What was the most challenging part this 50-day course?
“The most challenging aspect of the Outdoor Educator course for me was learning how to speak up and assert my ideas when I felt they were valid. Our Instructors did a phenomenal job asking us as individuals to step outside of stereotypical gender roles and intentionally make space for each other to speak. As one of the quieter and timid members of the group, it took a lot of patience and encouragement from my peers, but eventually I found my voice and recognized that one need not be loud in volume to be a good facilitator. What weighs much more heavily is confidence in your words.” – Miah, Outward Bound Instructor
As the oldest and leading provider of wilderness education in the world, Outward Bound provides comprehensive training on the fundamentals needed to become effective outdoor educators. On course, you and your crew will practice technical outdoor expedition skills, how to cook and setup camp in the backcountry, orienteering, rock climbing and rappelling and navigating Class I- Class III rapids. By learning ‘hands-on,’ you will gain a better understanding of both the technical and teaching skills needed for a career in outdoor education.
This course includes three phases: Immersion, Skill Development, and Wilderness First Responder. It also provides students with the opportunity to earn college credit, their Wilderness First Responder (WFR) certification and to complete a service project.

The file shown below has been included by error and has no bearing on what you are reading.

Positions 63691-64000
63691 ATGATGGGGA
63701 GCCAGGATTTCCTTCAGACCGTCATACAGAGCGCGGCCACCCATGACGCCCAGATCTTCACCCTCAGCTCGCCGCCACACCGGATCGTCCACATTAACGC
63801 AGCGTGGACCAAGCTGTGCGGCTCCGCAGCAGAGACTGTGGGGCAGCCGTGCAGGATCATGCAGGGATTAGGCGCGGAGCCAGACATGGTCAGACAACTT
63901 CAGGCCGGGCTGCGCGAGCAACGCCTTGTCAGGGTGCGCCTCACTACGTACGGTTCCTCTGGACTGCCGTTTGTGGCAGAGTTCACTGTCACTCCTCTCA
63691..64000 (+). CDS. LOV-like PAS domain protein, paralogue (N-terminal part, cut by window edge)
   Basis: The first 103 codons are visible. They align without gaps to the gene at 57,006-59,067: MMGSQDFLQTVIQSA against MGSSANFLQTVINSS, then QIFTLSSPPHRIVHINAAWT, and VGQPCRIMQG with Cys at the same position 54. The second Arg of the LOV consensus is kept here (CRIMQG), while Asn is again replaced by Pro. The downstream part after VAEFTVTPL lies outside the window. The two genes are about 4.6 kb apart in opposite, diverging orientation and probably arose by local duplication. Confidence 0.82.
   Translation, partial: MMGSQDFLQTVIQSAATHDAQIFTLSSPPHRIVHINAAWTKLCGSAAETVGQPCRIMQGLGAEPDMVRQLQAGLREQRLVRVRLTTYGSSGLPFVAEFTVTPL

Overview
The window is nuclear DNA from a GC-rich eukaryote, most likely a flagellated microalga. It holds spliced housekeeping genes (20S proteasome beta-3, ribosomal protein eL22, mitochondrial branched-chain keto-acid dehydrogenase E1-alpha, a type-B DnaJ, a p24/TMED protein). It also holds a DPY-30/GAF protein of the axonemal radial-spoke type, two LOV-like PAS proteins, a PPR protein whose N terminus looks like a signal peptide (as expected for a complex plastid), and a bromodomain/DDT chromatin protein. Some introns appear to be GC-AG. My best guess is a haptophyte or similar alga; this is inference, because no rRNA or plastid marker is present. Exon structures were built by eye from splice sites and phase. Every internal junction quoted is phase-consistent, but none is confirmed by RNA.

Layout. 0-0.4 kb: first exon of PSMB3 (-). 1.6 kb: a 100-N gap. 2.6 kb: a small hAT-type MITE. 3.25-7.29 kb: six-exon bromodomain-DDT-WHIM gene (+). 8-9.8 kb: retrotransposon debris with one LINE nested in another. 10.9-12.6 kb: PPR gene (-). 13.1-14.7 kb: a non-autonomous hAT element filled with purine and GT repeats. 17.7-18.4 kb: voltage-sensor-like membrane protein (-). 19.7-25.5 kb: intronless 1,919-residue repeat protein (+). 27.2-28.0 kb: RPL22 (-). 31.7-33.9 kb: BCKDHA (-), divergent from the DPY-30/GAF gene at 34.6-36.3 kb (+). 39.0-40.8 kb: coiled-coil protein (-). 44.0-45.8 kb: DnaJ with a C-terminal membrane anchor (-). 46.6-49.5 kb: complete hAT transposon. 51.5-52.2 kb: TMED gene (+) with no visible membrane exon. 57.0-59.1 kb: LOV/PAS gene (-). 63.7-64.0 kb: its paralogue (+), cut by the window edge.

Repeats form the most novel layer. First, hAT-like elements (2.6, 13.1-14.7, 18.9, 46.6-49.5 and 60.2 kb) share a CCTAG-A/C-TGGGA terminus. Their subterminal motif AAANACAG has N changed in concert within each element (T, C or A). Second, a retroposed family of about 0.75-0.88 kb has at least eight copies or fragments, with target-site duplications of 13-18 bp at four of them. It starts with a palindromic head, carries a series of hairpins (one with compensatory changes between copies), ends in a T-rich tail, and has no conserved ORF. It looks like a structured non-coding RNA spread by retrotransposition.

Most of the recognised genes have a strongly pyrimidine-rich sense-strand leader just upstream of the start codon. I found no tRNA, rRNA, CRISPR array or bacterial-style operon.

|NTQL-872||9.1.18 - 10.20.18||50||18 and up||$6,795||ENROLL|
|NTQL-971||3.9.19 - 4.27.19||50||18 and up||$6,795||ENROLL|
This course may be full or preparing to leave in the next week. Please call us at 866-467-7651 to discuss your options.
Outdoor Educator Course students will receive in-depth training in technical, interpersonal and educational skills that apply to being an outdoor educator. With a progression of teaching and leadership skills where Instructors and peers will provide feedback in an organized setting, students will be prepared to step into the roll of an Instructor for a short outdoor education experience. Much like other courses, students will be challenged to try new things, step outside their comfort zones, and do things they never before thought they could do. As a team, each group will work together to complete difficult tasks necessary for backcountry travel, expedition living and outdoor leadership.
Are you motivated by the never-ending discovery in the adventure of the outdoors? Are you passionate about sharing knowledge and helping future generations become comfortable and confident appreciators of the natural world? Working as an outdoor educator requires deep technical expertise in outdoor skills alongside hands-on training in the science behind experiential learning and how to create lasting impact for students. Outward Bound leads the outdoor education industry in both areas, providing a coveted foundation to jump-start an outdoor-involved career.
Outdoor Educator courses allow you to work in and through the widest variety of wilderness environments and develop high level skills in each. Beyond preparing you for career opportunities in the outdoor industry, you may also earn academic credit in the field of Recreation and Outdoor Education.
Students begin their course with a wilderness-based immersion expedition. Immersion is structured like a typical 8-to-10-day Outward Bound backpacking course so that participants learn what it is like to be a student of the program. Learnings include on-and off-trail navigation, training in Leave No Trace minimum-impact camping techniques, cooking and nutrition, introductory lessons on leadership, decision-making and much more.